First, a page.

We Eat It So You Don't Have To: SURGE

EXTREME
EXTREME
Photo by Ryan Cady

"I don't even remember what it's supposed to taste like."

Like almost everyone in the 18- to 25-year-old age group this month, I was a little giddy. Surge was coming back, and it was sort of like Christmas meets Back to the Future meets 90s X-Men. It was going to be extreme. It was going to be rad. It was going to be awesome.

The highest of class
The highest of class
Photo by Ryan Cady

For those of you who don't know, in 1996, the world was a much, much different place. Mainly, it was more HARDCORE than the world of today. In such a HARDCORE world, soda reigned supreme over the world's youth (Sunny Delight had of course been long since cut loose as "lame," and Capri Sun was more of a mandatory school lunch thing than a beverage of choice), and advertising was going a little insane. See, Pepsi had this thing called Mountain Dew, and it was super radical; it had like, totally gratuitous amounts of caffeine per serving, and it had the Coca Cola company like, totally freaking out.

So in response, Coca Cola came up with "SURGE!" - a "citrus flavored soda," which was basically just Mountain Dew with testicular fortitude. And while the "FEED THE RUSH" marketing campaign was embarrassingly successful, Surge only survived until 2003, when it quietly bowed out, going the way of Limp Bizkit and Kangaroo Jack... but of course, the Internet couldn't just let it be. No, over the past decade, the 90s Kid Collective has transformed Surge from a Mountain Dew knockoff into some impossible ambrosia; convinced that it was gone forever, the denizens of the interwebs were perfectly content to put all of their hopes and dreams into the concept of a perfect soda, presuming it would always be just that - a concept.

But that nostalgia wasn't enough for some - a cool duderino named Evan Carr and some friends got together and made a Facebook page in 2011 to "BRING BACK SURGE!" but unlike previous Facebook campaigns against things like Joseph Kony or religious intolerance, this campaign was actually successful. Last month, Coca Cola put Surge back into production and put that sweetness on shelves - and I managed to get my grubby little hands on a can. And don't get me wrong - I was pretty goddamn excited.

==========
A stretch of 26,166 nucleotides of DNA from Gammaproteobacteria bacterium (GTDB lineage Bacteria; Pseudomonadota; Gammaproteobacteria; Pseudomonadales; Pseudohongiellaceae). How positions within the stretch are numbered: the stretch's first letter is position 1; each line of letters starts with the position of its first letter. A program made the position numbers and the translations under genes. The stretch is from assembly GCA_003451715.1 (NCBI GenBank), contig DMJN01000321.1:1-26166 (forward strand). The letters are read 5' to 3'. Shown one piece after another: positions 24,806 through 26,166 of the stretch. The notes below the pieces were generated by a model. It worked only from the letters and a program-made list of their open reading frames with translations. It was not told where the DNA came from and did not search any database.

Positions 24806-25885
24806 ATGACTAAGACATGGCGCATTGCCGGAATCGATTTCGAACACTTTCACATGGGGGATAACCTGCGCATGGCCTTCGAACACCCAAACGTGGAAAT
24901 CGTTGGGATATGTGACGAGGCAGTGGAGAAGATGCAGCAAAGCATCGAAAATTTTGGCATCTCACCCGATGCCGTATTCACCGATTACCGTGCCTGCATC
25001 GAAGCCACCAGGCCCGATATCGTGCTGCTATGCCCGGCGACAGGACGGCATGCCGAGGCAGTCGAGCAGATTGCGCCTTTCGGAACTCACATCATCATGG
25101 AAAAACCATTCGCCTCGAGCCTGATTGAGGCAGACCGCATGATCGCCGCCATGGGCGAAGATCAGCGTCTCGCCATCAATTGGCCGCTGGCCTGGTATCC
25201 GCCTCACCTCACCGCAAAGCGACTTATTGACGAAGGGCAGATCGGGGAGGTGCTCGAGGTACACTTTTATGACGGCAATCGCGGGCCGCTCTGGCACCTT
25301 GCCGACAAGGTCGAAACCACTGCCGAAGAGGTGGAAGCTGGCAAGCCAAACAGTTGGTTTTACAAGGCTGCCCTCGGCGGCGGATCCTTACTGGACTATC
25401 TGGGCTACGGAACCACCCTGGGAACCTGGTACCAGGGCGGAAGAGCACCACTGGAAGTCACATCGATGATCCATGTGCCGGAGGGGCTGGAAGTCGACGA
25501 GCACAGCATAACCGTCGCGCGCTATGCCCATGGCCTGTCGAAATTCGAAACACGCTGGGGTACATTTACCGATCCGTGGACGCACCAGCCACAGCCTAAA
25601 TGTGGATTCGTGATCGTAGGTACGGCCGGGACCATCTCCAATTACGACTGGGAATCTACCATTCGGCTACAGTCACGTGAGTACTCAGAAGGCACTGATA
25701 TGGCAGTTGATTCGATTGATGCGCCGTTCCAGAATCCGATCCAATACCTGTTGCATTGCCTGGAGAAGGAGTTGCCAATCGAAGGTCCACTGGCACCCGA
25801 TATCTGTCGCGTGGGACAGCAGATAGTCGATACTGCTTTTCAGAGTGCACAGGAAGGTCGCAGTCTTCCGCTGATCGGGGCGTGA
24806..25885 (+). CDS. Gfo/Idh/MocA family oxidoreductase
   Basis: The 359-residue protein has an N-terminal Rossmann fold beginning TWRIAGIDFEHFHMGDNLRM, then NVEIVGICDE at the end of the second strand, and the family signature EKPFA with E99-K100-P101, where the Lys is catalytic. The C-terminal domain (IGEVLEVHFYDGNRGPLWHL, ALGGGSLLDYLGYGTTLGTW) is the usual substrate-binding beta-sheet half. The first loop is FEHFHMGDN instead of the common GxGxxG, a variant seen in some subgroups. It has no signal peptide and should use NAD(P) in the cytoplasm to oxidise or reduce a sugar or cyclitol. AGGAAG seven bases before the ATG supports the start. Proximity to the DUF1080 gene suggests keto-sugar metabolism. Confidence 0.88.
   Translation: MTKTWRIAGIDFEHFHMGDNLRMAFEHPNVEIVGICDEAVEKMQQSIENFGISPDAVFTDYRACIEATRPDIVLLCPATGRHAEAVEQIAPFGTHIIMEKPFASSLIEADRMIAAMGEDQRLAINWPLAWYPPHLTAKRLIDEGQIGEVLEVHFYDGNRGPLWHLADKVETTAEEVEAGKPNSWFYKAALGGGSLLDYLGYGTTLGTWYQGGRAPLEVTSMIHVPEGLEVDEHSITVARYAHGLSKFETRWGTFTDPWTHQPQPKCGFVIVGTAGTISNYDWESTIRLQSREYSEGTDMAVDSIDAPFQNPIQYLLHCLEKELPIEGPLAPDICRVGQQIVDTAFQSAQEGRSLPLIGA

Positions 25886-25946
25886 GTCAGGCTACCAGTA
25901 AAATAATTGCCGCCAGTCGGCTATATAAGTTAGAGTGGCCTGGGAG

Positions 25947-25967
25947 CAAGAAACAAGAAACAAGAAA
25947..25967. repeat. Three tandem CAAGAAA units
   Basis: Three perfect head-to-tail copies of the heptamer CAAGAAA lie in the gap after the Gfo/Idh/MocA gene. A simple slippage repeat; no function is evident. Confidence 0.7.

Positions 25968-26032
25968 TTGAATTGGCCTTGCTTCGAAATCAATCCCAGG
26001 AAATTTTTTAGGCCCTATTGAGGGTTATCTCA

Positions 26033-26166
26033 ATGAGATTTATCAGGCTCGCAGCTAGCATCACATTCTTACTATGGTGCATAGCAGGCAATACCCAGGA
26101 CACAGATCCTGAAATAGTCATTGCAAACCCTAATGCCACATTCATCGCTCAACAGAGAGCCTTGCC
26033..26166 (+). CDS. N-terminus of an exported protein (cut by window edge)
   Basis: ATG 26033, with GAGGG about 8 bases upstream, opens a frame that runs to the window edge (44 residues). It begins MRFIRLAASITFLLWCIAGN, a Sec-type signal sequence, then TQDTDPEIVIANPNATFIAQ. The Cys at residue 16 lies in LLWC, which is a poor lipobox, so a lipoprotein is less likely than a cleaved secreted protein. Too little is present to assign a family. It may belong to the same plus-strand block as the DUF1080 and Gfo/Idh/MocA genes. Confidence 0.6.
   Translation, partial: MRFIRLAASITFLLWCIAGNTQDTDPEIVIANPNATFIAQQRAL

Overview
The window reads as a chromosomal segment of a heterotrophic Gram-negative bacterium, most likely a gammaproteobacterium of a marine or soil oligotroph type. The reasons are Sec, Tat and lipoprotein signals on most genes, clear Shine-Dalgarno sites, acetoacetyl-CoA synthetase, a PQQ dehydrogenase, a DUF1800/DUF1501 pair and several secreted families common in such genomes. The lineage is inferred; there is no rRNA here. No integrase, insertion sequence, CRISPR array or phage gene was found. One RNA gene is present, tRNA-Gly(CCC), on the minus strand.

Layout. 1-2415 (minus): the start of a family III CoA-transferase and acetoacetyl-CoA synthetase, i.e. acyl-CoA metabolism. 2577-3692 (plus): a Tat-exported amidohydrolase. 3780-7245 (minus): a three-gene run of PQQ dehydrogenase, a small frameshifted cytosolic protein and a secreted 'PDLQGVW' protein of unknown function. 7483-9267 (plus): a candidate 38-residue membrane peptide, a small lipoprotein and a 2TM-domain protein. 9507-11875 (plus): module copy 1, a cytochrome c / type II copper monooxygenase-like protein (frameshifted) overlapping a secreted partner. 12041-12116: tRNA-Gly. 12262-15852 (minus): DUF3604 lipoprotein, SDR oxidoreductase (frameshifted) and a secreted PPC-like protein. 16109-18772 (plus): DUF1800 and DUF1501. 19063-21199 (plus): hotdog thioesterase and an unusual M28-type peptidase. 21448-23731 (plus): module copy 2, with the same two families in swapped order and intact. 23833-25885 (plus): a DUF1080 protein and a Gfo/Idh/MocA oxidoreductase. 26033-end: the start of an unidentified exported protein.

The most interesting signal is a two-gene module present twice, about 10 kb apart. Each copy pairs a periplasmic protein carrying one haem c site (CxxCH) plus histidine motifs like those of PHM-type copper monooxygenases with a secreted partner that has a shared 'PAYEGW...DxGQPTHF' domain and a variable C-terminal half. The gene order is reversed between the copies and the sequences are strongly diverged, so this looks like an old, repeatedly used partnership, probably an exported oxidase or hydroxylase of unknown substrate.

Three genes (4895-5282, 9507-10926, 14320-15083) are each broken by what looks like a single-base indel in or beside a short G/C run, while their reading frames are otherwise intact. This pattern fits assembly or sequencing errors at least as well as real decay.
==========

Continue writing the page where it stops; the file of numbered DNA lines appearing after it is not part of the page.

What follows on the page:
But here's the thing. When something becomes so mythical, so unreal, it's impossible to truly recreate it - to live up to the dream. So when I cracked open that slightly oversized, slightly off-color can of green goodness, I knew that I had to steel myself for the inevitable disappointment. Because, much like Nick Nolte in The Prince of Tides, I wasn't truly in love with Surge - I was in love with the idea of Surge. Staring at that can, I felt all out of place; I felt like I should be flipping through a Rob Liefield comic and watching a recording of the '97 X-Games on VHS, not sitting at a granite countertop in a button up shirt holding a phone that can take pictures.  

MySpace!
MySpace!
Photo by Ryan Cady

So, I'm sitting at my counter with this can of Surge, which is inexplicably a tallboy instead of the regular cans I used to beg my poor bedraggled mother to get me, and I realize with a start that I can't even really remember what it's supposed to taste like. Sure, I knew it was in the Mountain Dew flavor family, but I didn't have any memory of that flavor - just some vague recollections of cheesy commercials and oversugared aftertastes, and years upon years of forced nostalgia. So when I crack the can open, when I sniff the vapor that pops out of the aluminum like fresh powder off an Aspen snowboard, when I bring the can to my lips like a coaster cresting the rise at Six Flags, when I let that fluorescent green brew cascade down my lips like wakeboard spray...when I drink Surge for the first time in over ten years, I am doomed to be disappointed.

Don't get me wrong - it's not a bad soda. It has a thicker presence than Mountain Dew, and there's undoubtedly a stronger cohesion to the mélange than some sodas, but at the end of the day, it was just a lot of bubbly corn syrup. Pouring it over ice, pounding it straight from the can, blasting Smash Mouth's "All Star" or shouting "EXTREME!" before drinking didn't make it actually enrich the experience at all - it was just a soda, and my life wasn't really improved or altered because it resurfaced.

See, and that's the problem with all of us "90s KIDS!" who are still chugging along nostalgia circlejerking on the internet - people who are still worshipping on bended knee at the Church of Kevin Smith and pretending that AOL Instant Messenger was actually more fun than Facebook and indulging in the all around obscene doublethink that pretends the dial-up years of ill-fitting suits and over-the-top television were any sort of progress. Surge isn't a magic elixir because Rocko's Modern Life wasn't actually the best show ever written and Clarissa Explains It All didn't actually explain much of anything - take off the XTREME-O-VISION and face the unfortunate fact:

We grew up.

It sucks, but it happens, and a bunch of fizzy green chemicals aren't going to undo years of personal growth; no amount of Yellow Lake #5 (or Yellow Lake #6, Surge has both) can act as a Fountain of Youth. It's just a soda. Tastes pretty good, though. I guess I might buy another can.

Or two.


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